Collaboration needed for 21st century drainage, says Water UK report

Creating more resilient drainage systems will require a new level of collaboration between water companies, local authorities and community stakeholders, Water UK's 21st Century Drainage report has said.

The communication document of the multi-faceted programme seeks to be the ‘start of a conversation’ between stakeholders about how these groups can work together to reduce flood risk in sewers and urban infrastructure.

It calls on organisations to put aside traditional silos to address shared challenges such as promoting the use of sustainable drainage systems (SuDS), reducing infiltration of sewers, preventing plumbing misconnections, educating the public on what they should put into the sewerage system, replacing ageing infrastructure and reducing pollution from combined sewer overflows (CSOs).

The 21st Century Drainage programme, led by a board chaired by Welsh Water’s director of environment Tony Harrington, contains seven distinct workstreams, for which working groups have been formed and project work in underway. These are: communications and engagement; defining and managing drainage capacity; addressing overflows that operate frequently; tackling sewer misuse; groundwater inundation of drainage systems; enablers to progress; and drainage infrastructure deterioration.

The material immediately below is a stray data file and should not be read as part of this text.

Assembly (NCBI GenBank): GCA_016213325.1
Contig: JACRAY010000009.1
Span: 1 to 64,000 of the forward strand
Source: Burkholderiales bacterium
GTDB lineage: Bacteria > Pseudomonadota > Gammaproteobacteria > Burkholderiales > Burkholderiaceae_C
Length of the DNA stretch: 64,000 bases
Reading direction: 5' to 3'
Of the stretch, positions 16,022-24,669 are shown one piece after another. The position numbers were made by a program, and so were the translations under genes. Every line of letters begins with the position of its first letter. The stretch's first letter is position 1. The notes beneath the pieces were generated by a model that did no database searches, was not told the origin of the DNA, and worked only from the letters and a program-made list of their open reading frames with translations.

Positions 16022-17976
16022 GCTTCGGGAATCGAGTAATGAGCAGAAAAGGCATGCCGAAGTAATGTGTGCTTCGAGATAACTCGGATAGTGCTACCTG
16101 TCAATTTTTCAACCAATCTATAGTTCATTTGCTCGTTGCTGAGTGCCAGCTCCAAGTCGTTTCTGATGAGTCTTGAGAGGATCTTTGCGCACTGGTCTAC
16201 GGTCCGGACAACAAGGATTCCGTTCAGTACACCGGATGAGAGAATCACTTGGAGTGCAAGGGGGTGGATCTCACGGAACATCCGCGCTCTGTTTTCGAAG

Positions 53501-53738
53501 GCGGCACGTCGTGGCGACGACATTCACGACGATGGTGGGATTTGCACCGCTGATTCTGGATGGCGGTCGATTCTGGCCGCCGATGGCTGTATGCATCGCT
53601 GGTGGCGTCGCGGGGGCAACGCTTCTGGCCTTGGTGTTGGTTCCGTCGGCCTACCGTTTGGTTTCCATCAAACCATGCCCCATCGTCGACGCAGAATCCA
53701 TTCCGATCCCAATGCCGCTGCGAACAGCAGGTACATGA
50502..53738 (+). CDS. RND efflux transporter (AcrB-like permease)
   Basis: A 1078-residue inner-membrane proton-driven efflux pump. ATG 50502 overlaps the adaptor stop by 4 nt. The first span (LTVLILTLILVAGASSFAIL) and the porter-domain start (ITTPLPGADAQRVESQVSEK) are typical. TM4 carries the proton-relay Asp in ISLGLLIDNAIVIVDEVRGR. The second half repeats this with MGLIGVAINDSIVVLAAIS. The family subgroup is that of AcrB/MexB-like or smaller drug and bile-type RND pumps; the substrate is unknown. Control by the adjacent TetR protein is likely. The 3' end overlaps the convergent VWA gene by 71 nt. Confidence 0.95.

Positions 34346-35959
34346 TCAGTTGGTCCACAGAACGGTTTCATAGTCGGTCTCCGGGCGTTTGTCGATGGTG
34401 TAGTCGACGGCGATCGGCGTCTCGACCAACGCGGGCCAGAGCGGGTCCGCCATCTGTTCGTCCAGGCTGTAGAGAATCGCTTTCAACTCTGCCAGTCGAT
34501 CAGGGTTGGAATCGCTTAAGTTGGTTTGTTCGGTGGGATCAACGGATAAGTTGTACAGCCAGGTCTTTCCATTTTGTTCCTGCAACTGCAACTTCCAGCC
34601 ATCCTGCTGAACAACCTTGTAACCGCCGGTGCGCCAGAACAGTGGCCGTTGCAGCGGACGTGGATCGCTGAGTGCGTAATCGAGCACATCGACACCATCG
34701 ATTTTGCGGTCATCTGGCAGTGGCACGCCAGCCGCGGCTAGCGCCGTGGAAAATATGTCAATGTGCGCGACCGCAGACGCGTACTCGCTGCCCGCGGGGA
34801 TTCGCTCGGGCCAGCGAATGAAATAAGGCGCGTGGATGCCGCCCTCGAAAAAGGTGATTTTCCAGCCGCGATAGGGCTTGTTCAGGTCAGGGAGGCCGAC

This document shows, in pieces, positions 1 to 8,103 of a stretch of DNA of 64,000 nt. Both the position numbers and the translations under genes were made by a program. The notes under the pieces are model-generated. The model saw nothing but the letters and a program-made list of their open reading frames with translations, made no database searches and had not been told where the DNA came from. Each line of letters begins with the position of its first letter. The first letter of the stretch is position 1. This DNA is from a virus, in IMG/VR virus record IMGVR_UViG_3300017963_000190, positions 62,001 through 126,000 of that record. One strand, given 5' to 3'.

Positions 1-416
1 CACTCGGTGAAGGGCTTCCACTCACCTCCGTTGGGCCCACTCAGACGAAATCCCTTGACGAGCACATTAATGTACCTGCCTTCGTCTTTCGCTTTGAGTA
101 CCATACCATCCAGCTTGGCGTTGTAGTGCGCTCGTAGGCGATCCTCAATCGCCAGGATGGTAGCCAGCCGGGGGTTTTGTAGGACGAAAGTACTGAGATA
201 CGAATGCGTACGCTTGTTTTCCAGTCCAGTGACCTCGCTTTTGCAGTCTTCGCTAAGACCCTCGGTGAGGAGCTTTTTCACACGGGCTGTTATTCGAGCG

“The water industry has invested billions of pounds over the last few decades on behalf of customers,” Tony Harrington, chair of the Water UK 21st Century Drainage Programme Board, said in the report’s foreword. “Working in partnership with the UK’s governments, regulators and community groups, we have rivers and streams that are now abundant with life.

“There is much still to do, but we have seen the benefits of that investment. However, there are very real external pressures that we have to prepare for now, to ensure our children and grandchildren can build on this success. More people, bigger towns and cities and the effects of climate change will mean a greater demand for water when it’s hot and dry, fewer green spaces to absorb the rain when it’s wet, and more unpredictable weather.”

“Everyone in the water sector realises the scale of the challenge, and that is why more than 40 organisations from across the UK – governments, regulators, local authorities, environmental charities, academics and community groups – have joined Water UK for this 21st Century Drainage Programme,” wrote Harrington.

“Since the programme started, the political landscape has changed significantly. Those involved in the programme believe it is the right thing to do, irrespective of whether we are subject to wider European legislation, which is why we are seeking to identify the major risks for drainage in the future, and to provide options for policy makers based on sound research and evidence.”

The programme is inviting views from all interested parties on how the sector can ‘increase the pace of collaborative action’ across communities, stakeholder and those investing in infrastructure. Views are invited by e-mail at [email protected] or on Twitter using the hashtag #21CDrainage.

View the full report here:

This article first appeared on wwtonline